Over the river and through the woods, the holiday rush is on. In the midst of shopping-mall crowds, jam-packed airports and bumper-to-bumper traffic, many look forward to one thing: going home for Christmas.
The song "I'll Be Home for Christmas" was first made popular by crooner Bing Crosby and released in 1943 during the height of World War II. It captured the longing heart of the soldier to be beyond the fray, back home, warm, and safe from harm or danger.
This is not a new phenomenon. It springs from a seed planted at the beginning of humankind. Adam and Eve felt this urgency of togetherness as the Creator eagerly sought them out to walk together throughout the garden in the cool of the evening. And when sin pierced that perfect picture, it not only brought death and disease but suspicion and separation.
Left to themselves, the children of the garden would have drifted from all memory of the place where trust is treasured and relationships rejoice. But deep in the heart of heaven, the divine Shepherd initiated a plan to seek out His wandering sheep. In the fullness of time, Immanuel stepped over the edge of space and became God with us. He took the initiative, paid the price and began the godly work of restoring the connection between heaven and earth.
His divine intervention renews the divine spark that first placed the concept of "home" in our consciousness. What sin has displaced, heaven has replaced. Our commemoration of the incarnation can never be summed up in a pretty picture or cute concept. Like the eternal paradigm shift of Easter, it is an anchor point, an "Ebenezer" spot in each year that reminds us of our Father's initiative and His love.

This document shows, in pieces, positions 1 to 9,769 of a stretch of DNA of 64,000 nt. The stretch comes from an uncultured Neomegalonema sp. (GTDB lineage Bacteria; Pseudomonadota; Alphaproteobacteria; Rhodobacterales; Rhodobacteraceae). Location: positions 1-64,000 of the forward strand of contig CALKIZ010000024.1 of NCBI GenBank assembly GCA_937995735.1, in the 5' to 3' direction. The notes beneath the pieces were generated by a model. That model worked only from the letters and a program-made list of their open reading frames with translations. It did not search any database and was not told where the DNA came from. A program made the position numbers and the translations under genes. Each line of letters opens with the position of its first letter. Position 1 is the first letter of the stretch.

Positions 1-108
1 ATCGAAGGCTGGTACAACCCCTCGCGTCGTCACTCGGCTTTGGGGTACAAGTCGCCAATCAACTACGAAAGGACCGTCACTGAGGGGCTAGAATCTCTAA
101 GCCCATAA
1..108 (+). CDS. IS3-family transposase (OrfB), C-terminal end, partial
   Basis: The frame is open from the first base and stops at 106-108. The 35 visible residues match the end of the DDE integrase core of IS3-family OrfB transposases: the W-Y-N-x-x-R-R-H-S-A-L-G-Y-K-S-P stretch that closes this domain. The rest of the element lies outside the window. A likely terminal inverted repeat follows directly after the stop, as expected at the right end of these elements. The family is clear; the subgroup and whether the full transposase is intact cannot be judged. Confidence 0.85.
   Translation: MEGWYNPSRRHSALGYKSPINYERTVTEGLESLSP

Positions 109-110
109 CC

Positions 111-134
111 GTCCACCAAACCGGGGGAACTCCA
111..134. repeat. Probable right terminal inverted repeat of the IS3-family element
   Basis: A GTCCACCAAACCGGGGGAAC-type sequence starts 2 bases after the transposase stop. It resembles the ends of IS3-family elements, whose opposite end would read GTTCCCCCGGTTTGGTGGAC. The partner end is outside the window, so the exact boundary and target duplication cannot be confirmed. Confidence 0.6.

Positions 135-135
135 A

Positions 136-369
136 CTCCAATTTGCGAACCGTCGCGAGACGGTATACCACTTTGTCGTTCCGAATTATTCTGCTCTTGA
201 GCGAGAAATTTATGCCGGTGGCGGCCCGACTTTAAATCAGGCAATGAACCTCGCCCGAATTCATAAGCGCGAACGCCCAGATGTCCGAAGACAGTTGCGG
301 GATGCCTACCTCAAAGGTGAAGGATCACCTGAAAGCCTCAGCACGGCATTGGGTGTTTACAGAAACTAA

This vertical reminder also has a horizontal mandate, especially in the midst of our country's political morass. Where disagreements or discord have damaged, where difficulties or disease have distracted, we can take the initiative in restoring disconnected relationships. No one truly feels at home unless peace on earth and goodwill moves beyond the catchy card or carol into the very fabric of life.
Yet home is more than what we can ever presently experience. Its meaning is more than that woven into a Bing Crosby melody. Engrained in our DNA is a vestige of truth that this world is not our home. This truth is what draws us to the central message of our faith. The Creator God came to bring us the keys to His home, so that where He is, there we may be always — finally home forever.